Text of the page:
Cedi’s fate in IMF hands

Business News of Monday, 9 February 2015

Source: B&FT

Ghana Cedis 19Nov2010

Managing Director of Societe Generale Ghana, Gilbert Hie, has said stability of the cedi in the short-, medium-, and long-term depends on government signing the financial assistance agreement with the International Monetary Fund (IMF) as soon as possible.

“It is clear that the stability of currency in Ghana in the current economic and financial environment will depend very much on whether the IMF is coming or not. If the IMF doesn’t come there is a clear risk that the currency will depreciate again, because the fundamental and commercial balances in the budget are not there,” he noted.

The currency has remained relatively stable since the last quarter of 2014 into the new-year. Last week, however, the cedi went down by 2 percent from its level at the start of 2015 when it traded at GH¢3.26 to a dollar.

But the central bank says it is ready to “vigorously” intervene to ensure a much more stable currency in 2015.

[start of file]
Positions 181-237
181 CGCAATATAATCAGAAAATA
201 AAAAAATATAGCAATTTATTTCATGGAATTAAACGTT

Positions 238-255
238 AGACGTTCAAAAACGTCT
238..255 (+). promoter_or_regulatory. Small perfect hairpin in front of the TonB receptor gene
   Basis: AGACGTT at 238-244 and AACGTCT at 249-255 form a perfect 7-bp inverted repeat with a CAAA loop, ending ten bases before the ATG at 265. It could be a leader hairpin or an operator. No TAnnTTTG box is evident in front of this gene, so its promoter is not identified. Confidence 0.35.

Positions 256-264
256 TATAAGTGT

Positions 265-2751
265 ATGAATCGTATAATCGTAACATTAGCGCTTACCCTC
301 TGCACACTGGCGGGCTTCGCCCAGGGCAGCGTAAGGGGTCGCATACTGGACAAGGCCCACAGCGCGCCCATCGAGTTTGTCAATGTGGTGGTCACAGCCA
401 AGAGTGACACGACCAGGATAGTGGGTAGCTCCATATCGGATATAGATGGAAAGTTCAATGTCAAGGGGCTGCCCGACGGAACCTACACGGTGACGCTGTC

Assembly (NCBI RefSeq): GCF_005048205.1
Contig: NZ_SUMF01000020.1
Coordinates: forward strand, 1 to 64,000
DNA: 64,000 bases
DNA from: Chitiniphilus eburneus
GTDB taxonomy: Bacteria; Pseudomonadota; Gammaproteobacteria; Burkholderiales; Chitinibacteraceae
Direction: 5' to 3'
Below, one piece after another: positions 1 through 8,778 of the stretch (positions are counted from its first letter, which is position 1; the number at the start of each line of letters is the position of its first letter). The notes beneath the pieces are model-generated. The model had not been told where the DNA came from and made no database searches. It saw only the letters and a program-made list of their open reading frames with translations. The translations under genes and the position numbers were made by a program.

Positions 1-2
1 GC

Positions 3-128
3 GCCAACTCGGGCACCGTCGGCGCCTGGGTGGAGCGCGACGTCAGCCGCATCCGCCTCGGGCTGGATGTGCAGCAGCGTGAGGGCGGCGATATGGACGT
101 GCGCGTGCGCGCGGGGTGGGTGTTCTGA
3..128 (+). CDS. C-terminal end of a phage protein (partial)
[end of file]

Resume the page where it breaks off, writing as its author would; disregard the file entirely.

Mr. Hie added that the fundamentals of the economy have deteriorated over the last two years and Ghana needs big and cheap money — and only the IMF can provide that.

He noted that the level of debt in the country has been increasing over the last two years. “If Ghana is not getting cheap money from IMF it will be very difficult to service the debt. The cedi’s stability depends on IMF.”

Lauding the IMF further, Mr. Hie said the IMF programme is important because it will provide Ghana with the necessary resources for a period long enough to restructure the budget and strengthen the commercial balance; and “we believe after two years the situation will improve and Ghana will get stronger out of this experience. But it needs a few years”.

President John Mahama recently stated that he is highly confident Ghana will seal a financial assistance deal with the International Monetary Fund (IMF) by the end of March, after several promises that the deal was to be sealed this month.

“Ghana is committed to securing an IMF programme, and we are confident that we will reach agreement with the IMF by the end of this quarter,” he said.

The research wing of Standard Chartered Bank responsible for Africa has predicted that the cedi will depreciate to GH¢4.20 against the dollar by the end of year. But the report, authored by the bank’s head of Africa research, Razia Khan, maintains that prediction could be revised if Ghana secures a programme with the IMF.

She also notes that an IMF programme will be key to maintaining investor confidence in the economy going forward.